12. Collin Sexton, PG, Alabama
Sexton is a joy to watch. He’s a relentless scoring point guard who led Nike’s EYBL circuit by averaging 31 points per game. He’ll spend his one year of college ball playing for Avery Johnson at Alabama alongside another dynamic scoring freshman guard in John Petty.
13. Hamidou Diallo, SG, Kentucky
Did Diallo make the right move returning to Kentucky rather than essentially trying to enter the this year’s draft out of high school? Time will tell. He certainly has the length and athleticism pro teams look for in a shooting guard. If he shoots the ball well from three, he’ll be a lottery pick.
14. Justin Jackson, F, Maryland
Jackson decided to go back for his sophomore year, sparing us the Justin Jackson (UMD) > Justin Jackson (UNC) takes in this year’s draft. I would have had him as a safe first rounder if he stayed in. He has an impressive combination of length and shooting ability that should allow him to slide up and down any lineup.
15. Isaac Bonga, F, Germany
Isaac Bonga spent much of the 2017 season with Frankfurt's second team in the German Third Division, where he averaged an impressive 10.5 points, 6.2 rebounds, and 4 assists per game amid appearances in the German First Division. A 6'9 wing/point forward with a budding skill-set, a sky-high basketball IQ, a 7'0 wingspan, and tremendous versatility, Bonga is just scratching the surface on the player he'll be in the future. Scouts will be keeping a close eye on his decision-making with the ball and ability to hit jump shots consistently.
That sounds intriguing. Maybe Nic Batum-ish?
16. Troy Brown, G, Oregon
At 6’6, Brown came up as a point guard. He was impressive enough from an early age that I even wrote a trend piece on tall point guards focused on him and De’Aaron Fox back in July of 2015. At a certain point, it became the consensus that Brown is better off the ball. That’s where he’ll be at Oregon next season next to incumbent floor general Payton Pritchard. His versatility on both ends of the floor is still intriguing. The Ducks have a ton of turnover from last season’s Final Four team, so they will need him to produce right away.
17. Rawle Alkins, SG, Arizona
Alkins made a deadline decision to return to Arizona for his sophomore season. The Wildcats are going to be loaded with the trio of Ayton, Allonzo Trier, and Alkins leading the way. Alkins is a strong, 6’5, New York-bred guard with two-way potential. He reminds me of a more modest Lance Stephenson.
18. Bruce Brown, G, Miami
Brown will be a major candidate to put together a breakout sophomore year. The 6’5 guard showed an all-around game at Miami as a freshman, proving he could pass, shoot, and get buckets in a pinch. With him and incoming freshman Lonnie Walker in the backcourt, the Hurricanes will be a team to watch next season.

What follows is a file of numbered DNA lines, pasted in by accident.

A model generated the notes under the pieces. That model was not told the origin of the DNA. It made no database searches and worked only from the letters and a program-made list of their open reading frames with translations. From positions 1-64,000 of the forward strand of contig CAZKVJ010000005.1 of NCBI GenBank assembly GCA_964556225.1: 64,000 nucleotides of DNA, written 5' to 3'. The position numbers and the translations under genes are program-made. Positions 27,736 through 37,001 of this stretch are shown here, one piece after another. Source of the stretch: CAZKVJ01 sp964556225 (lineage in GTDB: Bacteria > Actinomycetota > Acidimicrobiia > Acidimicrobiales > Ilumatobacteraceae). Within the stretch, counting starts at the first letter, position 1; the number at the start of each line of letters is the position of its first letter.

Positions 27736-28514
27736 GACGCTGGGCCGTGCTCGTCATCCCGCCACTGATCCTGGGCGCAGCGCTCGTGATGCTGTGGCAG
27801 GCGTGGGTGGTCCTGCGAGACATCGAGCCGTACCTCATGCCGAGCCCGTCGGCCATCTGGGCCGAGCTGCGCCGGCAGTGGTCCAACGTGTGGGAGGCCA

19. Mikal Bridges, F, Villanova
Bridges is a versatile defensive weapon. He was a big part of Villanova’s run to the 2016 national championship and made major strides as a shooter last year, jumping from 29 percent from three-point range to 39 percent. He could be due for a breakout season.
20. De’Anthony Melton, G, USC
Melton was a bit under the radar as a recruit, but quickly shined through as a jack-of-all-trades guard for USC as a freshman. He averaged nearly two steals and 3.5 assists per game last year. The biggest question remains his jump shot.
21. Arnoldas Kulboka, F, Lithuania
22. Lonnie Walker, SG, Miami
Lonnie Walker has three-level scoring ability and good size for an off-guard at 6’5 with a 6’10 wingspan. I saw him a few times as a high school player and he was better at every stop. Seriously: watch some Miami games next year. The Canes are going to be fun.
23. Brian Bowen, SG, Louisville
Bowen was the last five-star recruit to commit out of the class of 2017, but it worked to his benefit by finding a great situation at Louisville. As the Cards’ nominal replacement for Donovan Mitchell, Bowen brings superior size (6’7) and three-point shooting ability to the position. The Cards can run some really interesting lineups next season with Bowen, Deng Adel, and V.J. King. If Louisville is one of the top teams in the country (possible), Bowen could see his stock really start to rise.
24. Nickeil Alexander-Walker, PG, Virginia Tech
A 6’6 point guard who can shoot, Alexander-Walker is going to play a coach at Virginia Tech — Buzz Williams — who makes his players better. Let’s see if he improves the same way Jae Crowder and Jimmy Butler once did.
25. Chimezie Metu, C, USC
Metu is a versatile, athletic front court player at 6’11. He took a big jump as a sophomore for USC, averaging 14.8 points per game (up from 6.4 PPG as a freshman). USC is going to be loaded next season and Metu is a major reason why.
26. Nick Richards, C, Kentucky
Richards is an athletic, shot-blocking center who will probably remind Kentucky fans a lot of Willie Cauley-Stein.
27. Kostja Mushidi, SG, Belgium
Mushidi played in the 2017 Nike Hoop Summit where he showed off a nice shooting stroke from three and intriguing defensive potential with a 7-foot wingspan.
28. Shake Milton, G, SMU
SMU has a way of producing interesting draft prospects like Semi Ojeleye and Sterling Brown. Milton will be the guy next year. He’s a 6’6 point guard with a 7-foot wingspan who hit 42 percent of his threes this past season.
29. Andrew Jones, G, Texas
Jones is the shifty combo guard who will pair with Mo Bamba at Texas next season. Outside shooting is his question mark.
30. Sviatoslav Mykhailiuk, SG, Kansas
Svi Mykhailiuk is a pure shooter at 6’7. Kansas has been waiting for him to break out the last two years. Next season is his big chance.